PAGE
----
“I am not choosing to take the class... I am instead choosing to... take it[the class].”
See? Resolving this will take some work as there are many things that need to be clarified. If you do not think so, I hope the following will convince and motivate you.

1) I do not want to take the PE class.

is 1) true? Are each of the following true?

2) My mom has told me to take the PE class.
3) I want to obey my mom.
4) I always want to obey my mom.
5) I will not enjoy taking the PE class.
6) I will be alive tomorrow.
7) I think I will not enjoy taking the PE class.
8) If I think I will not enjoy taking a class, then I will not want to take it.
9) If I do what my mom has told me to do, then I have obeyed her.
10) If I intend to do what my mom has told me to do, then I have obeyed her.
11) Every sentence contains words.
12) The previous sentence contains contains.
13) 1+1=10.

I’m a poet, hence the lucky 13 ;)
If you are already past all of this, sorry, but I couldn’t tell. It seems like you are either just beginning to study logic or just writing hastily. If you are just beginning to study logic, I hope this doesn’t intimidate you. Though there are several steps, every step is “easy”. And it’s best to start “at the beginning” in order to avoid stepping in sh*t.
Happy thoughts
Rachel
 
  • #32
567
3
honestrosewater said:
“So I am not choosing to take the class. I am not. I am instead choosing to obey my mom and take it.”
You have contradicted yourself.
“I am not choosing to take the class... I am instead choosing to... take it[the class].”
See? Resolving this will take some work as there are many things that need to be clarified. If you do not think so, I hope the following will convince and motivate you.
Yes, I see my error. It was a product of hastiness, and my stubborness to admit there was an error. Thank you for correcting me. :smile:

1) I do not want to take the PE class.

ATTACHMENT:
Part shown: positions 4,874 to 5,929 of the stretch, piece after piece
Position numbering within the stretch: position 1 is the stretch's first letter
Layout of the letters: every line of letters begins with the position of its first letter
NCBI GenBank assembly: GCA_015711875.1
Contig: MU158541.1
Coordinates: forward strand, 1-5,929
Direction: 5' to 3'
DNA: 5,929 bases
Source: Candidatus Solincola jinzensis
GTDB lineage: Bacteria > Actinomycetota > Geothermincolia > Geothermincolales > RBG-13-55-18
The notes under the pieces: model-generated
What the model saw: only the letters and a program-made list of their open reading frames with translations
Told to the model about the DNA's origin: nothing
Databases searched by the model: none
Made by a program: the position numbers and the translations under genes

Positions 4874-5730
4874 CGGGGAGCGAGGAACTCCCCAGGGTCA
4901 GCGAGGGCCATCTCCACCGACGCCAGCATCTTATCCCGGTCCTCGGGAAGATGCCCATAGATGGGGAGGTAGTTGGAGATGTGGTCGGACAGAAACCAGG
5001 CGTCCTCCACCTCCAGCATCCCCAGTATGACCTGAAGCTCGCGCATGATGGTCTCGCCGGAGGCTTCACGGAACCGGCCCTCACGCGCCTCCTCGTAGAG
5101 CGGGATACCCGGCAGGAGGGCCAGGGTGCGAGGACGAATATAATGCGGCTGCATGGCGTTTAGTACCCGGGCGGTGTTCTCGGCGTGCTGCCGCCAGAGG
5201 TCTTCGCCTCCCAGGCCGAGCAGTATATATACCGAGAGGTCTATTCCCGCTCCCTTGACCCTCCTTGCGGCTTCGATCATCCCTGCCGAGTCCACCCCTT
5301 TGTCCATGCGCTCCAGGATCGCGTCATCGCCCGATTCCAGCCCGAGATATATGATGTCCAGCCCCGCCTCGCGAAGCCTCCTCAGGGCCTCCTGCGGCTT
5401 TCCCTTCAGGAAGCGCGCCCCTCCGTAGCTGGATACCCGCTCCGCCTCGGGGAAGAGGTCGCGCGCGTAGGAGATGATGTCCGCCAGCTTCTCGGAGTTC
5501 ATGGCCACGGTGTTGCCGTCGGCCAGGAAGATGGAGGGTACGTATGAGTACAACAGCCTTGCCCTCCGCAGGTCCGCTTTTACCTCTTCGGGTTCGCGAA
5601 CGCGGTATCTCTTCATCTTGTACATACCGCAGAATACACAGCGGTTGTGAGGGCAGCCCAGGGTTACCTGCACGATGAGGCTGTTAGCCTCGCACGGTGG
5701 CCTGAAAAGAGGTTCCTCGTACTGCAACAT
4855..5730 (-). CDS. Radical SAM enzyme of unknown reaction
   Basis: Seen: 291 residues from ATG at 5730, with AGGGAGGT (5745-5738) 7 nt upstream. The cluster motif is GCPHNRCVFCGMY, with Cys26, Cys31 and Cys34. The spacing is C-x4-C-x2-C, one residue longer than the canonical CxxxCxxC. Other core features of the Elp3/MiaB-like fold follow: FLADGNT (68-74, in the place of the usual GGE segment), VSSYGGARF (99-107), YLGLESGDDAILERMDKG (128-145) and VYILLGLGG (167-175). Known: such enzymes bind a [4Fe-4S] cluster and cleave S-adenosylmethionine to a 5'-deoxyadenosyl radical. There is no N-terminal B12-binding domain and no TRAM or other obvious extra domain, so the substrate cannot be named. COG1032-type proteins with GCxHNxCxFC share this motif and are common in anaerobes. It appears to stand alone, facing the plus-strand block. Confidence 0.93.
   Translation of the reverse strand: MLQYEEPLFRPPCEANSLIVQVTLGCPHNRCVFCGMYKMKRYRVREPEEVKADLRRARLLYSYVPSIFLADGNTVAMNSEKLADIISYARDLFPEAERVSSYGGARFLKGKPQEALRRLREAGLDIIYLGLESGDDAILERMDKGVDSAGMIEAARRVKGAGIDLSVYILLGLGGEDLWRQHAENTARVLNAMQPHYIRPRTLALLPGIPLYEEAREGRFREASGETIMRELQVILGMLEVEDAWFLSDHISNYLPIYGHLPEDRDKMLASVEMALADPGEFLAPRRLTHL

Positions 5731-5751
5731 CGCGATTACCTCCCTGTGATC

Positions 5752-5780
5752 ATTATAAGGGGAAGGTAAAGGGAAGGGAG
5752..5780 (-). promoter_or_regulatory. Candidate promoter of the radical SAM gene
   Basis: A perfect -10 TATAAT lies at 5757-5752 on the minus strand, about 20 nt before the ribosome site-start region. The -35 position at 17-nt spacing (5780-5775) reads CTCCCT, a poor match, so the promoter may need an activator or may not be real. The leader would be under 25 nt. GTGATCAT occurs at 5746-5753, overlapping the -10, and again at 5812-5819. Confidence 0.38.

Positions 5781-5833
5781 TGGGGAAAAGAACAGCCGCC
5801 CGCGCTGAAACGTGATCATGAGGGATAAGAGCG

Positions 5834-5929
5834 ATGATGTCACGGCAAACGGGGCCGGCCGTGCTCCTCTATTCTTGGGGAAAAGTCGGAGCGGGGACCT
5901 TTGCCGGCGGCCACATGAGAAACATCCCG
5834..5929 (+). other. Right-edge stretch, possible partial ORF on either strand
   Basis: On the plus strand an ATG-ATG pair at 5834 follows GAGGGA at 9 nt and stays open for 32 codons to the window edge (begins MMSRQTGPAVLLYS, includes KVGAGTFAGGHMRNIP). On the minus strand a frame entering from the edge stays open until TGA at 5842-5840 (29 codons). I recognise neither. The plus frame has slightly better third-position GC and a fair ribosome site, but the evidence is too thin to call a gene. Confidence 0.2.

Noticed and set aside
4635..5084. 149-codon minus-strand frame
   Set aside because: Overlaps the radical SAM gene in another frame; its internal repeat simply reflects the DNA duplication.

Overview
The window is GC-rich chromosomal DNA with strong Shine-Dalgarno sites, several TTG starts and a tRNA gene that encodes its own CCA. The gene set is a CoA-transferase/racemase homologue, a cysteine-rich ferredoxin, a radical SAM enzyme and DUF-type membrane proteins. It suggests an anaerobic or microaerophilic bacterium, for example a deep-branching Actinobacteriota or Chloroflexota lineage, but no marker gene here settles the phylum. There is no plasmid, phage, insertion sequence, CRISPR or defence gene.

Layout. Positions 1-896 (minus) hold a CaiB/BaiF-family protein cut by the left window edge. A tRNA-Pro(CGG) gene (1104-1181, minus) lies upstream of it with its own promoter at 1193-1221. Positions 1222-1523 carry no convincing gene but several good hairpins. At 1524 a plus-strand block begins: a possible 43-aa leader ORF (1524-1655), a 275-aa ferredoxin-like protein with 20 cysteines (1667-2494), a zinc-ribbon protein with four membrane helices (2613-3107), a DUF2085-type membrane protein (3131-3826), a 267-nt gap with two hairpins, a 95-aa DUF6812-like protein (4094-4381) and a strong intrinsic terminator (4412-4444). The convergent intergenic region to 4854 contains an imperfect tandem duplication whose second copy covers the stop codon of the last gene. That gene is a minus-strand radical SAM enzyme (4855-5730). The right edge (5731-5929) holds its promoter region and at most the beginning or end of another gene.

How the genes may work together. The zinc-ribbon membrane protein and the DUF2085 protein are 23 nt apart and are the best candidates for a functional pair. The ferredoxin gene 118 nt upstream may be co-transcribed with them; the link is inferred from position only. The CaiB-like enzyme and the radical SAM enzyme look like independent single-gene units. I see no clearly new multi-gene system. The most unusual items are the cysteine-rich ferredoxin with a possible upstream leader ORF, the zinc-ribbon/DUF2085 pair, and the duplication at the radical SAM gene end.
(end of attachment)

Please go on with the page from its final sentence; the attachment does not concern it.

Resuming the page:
True.

2) My mom has told me to take the PE class.
3) I want to obey my mom.
4) I always want to obey my mom.
5) I will not enjoy taking the PE class.
All of the above are true.

6) I will be alive tomorrow.
That is not 100% true, but it is 99.99% true. There is always the chance that I will not.

7) I think I will not enjoy taking the PE class.
8) If I think I will not enjoy taking a class, then I will not want to take it.
9) If I do what my mom has told me to do, then I have obeyed her.
10) If I intend to do what my mom has told me to do, then I have obeyed her.
True to all.
11) Every sentence contains words.
According to that deduction, the mathematical sentence "7+7=14" are words. Unless, my usage of "mathematical" makes an exception?

12) The previous sentence contains contains.
That is one of my pet peeves (grammar errors). There is a grammar error here: The sentence should be "The previous sensetce contains 'contains'". A logical analysis I dare say. But don't mind me in this; I have to correct such things or I'll just go nuts. :rolleyes:
 
  • #33
honestrosewater
Gold Member
2,105
5
honestrosewater said:
1) I do not want to take the PE class.

is 1) true? Are each of the following true?

2) My mom has told me to take the PE class.
3) I want to obey my mom.
4) I always want to obey my mom.
5) I will not enjoy taking the PE class.
6) I will be alive tomorrow.
7) I think I will not enjoy taking the PE class.
8) If I think I will not enjoy taking a class, then I will not want to take it.
9) If I do what my mom has told me to do, then I have obeyed her.
10) If I intend to do what my mom has told me to do, then I have obeyed her.
11) Every sentence contains words.
12) The previous sentence contains contains.
13) 1+1=10.
99.99% is not an option. But- how can you be 100% certain that you will not enjoy taking the PE class, while being only 99.99% sure that you will be alive tomorrow?

They cannot all be true- they contradict each other.
If you want to obey your mom, and your mom has told you to take the PE class- then you want to take the PE class. You want to take it because you want to obey your mom.
But you said 1 was true.
8 and 7 lead to 1.
3 and 4 are different- the point is that you sometimes need to be specific in this regard- always, sometimes, this time only, never, etc.
9 and 10 are different- when have you obeyed your mom? When you decide to do what she says, or when you actually do it? If you die before you can do what she has said, have you disobeyed her?
if 12 is incorrect then 11 is incorrect, for the same reason. "Every sentence contains words" can be taken to mean "Every sentence contains "words"", which is clearly not true. Every sentence does not contain the word "words".
13 depends on the context, as do all of these.

Do you see where I'm going with all this? Logicians have developed lots of rules, and with good reason (hehe, nope unintended) -to avoid misunderstandings and mistakes like these. It takes a while to learn all the rules, and I was hoping this would encourage you to give it a go.
I suspect you would be especially interested in this
http://www.datanation.com/fallacies/index.htm
though you may have to backtrack on a few of them, they're quite enlightening ;) There is plenty of material online. And if you have questions, well, I don't have to tell you where to turn :)

Happy thoughts
Rachel